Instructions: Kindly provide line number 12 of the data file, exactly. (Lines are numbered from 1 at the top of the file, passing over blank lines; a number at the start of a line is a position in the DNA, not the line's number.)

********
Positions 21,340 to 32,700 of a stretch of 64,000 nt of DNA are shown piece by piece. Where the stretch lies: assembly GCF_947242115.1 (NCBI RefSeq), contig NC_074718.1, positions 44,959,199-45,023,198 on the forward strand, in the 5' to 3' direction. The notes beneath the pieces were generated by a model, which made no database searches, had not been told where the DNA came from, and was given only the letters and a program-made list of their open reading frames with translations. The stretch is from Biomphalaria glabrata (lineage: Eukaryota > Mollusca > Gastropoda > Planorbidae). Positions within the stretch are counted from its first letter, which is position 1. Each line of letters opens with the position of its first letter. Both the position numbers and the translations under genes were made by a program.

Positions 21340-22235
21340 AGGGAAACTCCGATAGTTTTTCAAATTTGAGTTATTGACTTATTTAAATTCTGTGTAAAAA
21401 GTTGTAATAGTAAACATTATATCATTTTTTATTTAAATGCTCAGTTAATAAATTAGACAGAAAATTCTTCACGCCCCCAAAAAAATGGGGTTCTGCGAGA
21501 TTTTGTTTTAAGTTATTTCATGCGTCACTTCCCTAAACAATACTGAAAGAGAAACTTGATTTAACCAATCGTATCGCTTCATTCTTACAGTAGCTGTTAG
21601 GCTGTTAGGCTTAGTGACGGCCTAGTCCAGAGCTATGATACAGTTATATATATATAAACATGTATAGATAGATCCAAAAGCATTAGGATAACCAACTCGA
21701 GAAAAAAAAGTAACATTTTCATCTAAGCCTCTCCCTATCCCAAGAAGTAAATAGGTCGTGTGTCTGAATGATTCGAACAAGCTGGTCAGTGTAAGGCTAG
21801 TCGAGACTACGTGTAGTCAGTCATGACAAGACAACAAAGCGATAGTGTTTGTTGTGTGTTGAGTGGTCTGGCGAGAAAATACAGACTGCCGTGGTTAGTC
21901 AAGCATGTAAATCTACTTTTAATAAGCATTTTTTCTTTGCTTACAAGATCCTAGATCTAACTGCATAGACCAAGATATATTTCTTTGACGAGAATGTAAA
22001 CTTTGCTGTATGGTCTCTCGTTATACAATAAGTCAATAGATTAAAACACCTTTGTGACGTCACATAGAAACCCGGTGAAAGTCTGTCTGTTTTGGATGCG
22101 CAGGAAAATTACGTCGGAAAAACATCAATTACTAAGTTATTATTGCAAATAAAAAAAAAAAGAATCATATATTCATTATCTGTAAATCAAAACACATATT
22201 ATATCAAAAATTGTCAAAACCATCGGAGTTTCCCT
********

22201 ATATCAAAAATTGTCAAAACCATCGGAGTTTCCCT